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Joyce Simpson

Joyce grew up on a dairy farm near Pittsworth on the Darling Downs. One of her earliest memories is of her uncle and aunt telling her stories of their youth and practical things like forecasting the weather from reading the stars. As they were one generation removed from a farming background in Devon, they still firmly believed in their roots. Also she remembers her maternal grandmother telling her folk stories and snatches of song. She came from Sheffield in Yorkshire, and always kept a white rose for York in her house. Joyce is sure these early influences gave her a love of history, especially social history and its continuity.

After leaving school she came to Brisbane to pursue a nursing career. In between studying and working she went to the Folk Centre and enjoyed such groups as Peter, Paul and Mary and the Kingston Trio.

Joyce then spent several years in Melbourne, and kept herself busy in marrying her first husband John Elischer, having her daughter Anneliese, briefly joining the Melbourne Colonial Dancers and going to Traynors and Dan O'Connells.

With her family, she returned to Brisbane in 1976, and became involved in the QFF (mainly John, as he "did" the books for several years). She and John also went to the Red Brick Folk Club and to the various subsequent ones. Joyce has many fond memories of the Red Brick where folkies always took their kids, settling them to sleep under the tables out of harm's way.

Joyce joined Moreton Bay Morris in 1979, and has so enjoyed the dancing, music and social activities that she is still dancing morris. She has joined several different groups with different styles of dancing, and has participated in various street theatres including mummer's plays.

During the early eighties Joyce met Di Holland and Chris Foote, who were returning to Brisbane from the U.K. Di and Joyce started the Brisbane Women's Workshop, meeting initially in Kate Bestevaar's house.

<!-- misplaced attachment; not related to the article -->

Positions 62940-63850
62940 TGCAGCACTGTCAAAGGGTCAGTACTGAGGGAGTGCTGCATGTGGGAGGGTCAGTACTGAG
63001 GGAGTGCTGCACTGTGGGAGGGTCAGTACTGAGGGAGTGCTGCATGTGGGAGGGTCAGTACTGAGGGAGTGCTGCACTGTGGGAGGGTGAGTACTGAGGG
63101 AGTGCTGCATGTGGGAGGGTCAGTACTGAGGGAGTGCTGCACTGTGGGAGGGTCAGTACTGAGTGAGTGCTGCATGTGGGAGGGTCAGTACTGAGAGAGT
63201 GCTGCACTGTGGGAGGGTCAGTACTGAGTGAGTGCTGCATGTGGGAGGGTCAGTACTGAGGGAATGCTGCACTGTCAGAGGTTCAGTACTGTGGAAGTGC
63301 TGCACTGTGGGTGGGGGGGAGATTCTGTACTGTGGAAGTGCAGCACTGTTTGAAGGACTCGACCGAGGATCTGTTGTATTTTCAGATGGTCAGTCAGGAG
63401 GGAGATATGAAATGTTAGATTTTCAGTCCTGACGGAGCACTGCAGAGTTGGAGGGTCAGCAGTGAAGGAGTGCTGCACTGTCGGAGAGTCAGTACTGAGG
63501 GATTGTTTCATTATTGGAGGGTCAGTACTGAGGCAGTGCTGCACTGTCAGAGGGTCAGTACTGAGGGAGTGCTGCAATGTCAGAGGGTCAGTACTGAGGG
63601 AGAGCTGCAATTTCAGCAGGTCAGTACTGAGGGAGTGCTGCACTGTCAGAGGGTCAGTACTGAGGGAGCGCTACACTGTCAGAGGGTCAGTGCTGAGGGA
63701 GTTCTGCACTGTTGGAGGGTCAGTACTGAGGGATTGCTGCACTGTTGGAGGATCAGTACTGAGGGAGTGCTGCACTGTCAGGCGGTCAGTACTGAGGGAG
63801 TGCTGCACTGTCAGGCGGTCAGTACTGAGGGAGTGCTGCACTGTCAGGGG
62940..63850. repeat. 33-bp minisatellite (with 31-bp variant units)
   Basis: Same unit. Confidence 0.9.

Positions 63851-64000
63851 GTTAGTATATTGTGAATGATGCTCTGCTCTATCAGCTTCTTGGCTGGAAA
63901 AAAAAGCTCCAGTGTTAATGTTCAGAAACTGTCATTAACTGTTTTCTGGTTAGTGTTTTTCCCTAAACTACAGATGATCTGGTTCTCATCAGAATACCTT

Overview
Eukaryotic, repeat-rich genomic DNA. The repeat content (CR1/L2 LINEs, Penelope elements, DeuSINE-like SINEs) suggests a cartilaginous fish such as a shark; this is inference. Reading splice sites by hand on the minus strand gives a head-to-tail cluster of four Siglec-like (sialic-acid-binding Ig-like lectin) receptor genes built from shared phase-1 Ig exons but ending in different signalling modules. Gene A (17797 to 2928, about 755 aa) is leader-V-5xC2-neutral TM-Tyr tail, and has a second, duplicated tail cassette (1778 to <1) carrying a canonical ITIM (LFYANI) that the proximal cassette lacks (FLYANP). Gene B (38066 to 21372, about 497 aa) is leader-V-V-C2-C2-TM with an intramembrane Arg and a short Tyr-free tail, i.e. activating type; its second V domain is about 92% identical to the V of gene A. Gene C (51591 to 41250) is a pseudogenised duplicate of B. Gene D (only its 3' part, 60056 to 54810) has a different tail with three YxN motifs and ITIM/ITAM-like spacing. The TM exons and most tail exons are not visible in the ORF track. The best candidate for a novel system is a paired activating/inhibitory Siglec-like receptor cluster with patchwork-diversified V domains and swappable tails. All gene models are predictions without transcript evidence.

They both felt that there were no venues at that time in brisbane for women singers or singers in general who wished to be low-key performers. The Workshop was formed to provide a monthly "get together" to encourage new performers in an informal atmosphere. Over the years the group blossomed to produce workshops at Helidon Folk Festival, march /perform at Women's Day marches and other venues, and run a folk club for several years. Sadly the Workshop is no more, as the members all went their different ways to bigger and better things. They are planning to have a reunion in August to catch up on six years of their lives.

Joyce went to the U.K. in 1993 on a year's working holiday, but apart from a brief return to Brisbane in '94 for her daughter's 21st birthday; she ended up staying for three and a half years- she must have been enjoying herself! She met her second husband Eric Simpson through morris dancing and a mutual love of folk music – he was her chauffeur to practice. She joined a group called The Wild Hunt who wears tatters and masks, and comes from Croyden in southwest greater London. She and Eric returned to Brisbane for family reasons and these days she is teaching Moreton Bay Morris new dances, catching up with friends at the Pod Folk Club and singing a song or two at Roger's singing sessions.

She has never regretted bringing up Anna in the folk scene as she believes we have all been influenced only to the good by meeting many people from different backgrounds/countries who have freely expressed their ideas and ideals. Over the years she has greatly valued her friends and their friendship and hopes to continue for many years to come. Sadly Joyce and Eric will leave us shortly to once again spend some time in the UK. Hopefully we will see them both back here again in the not too distant future.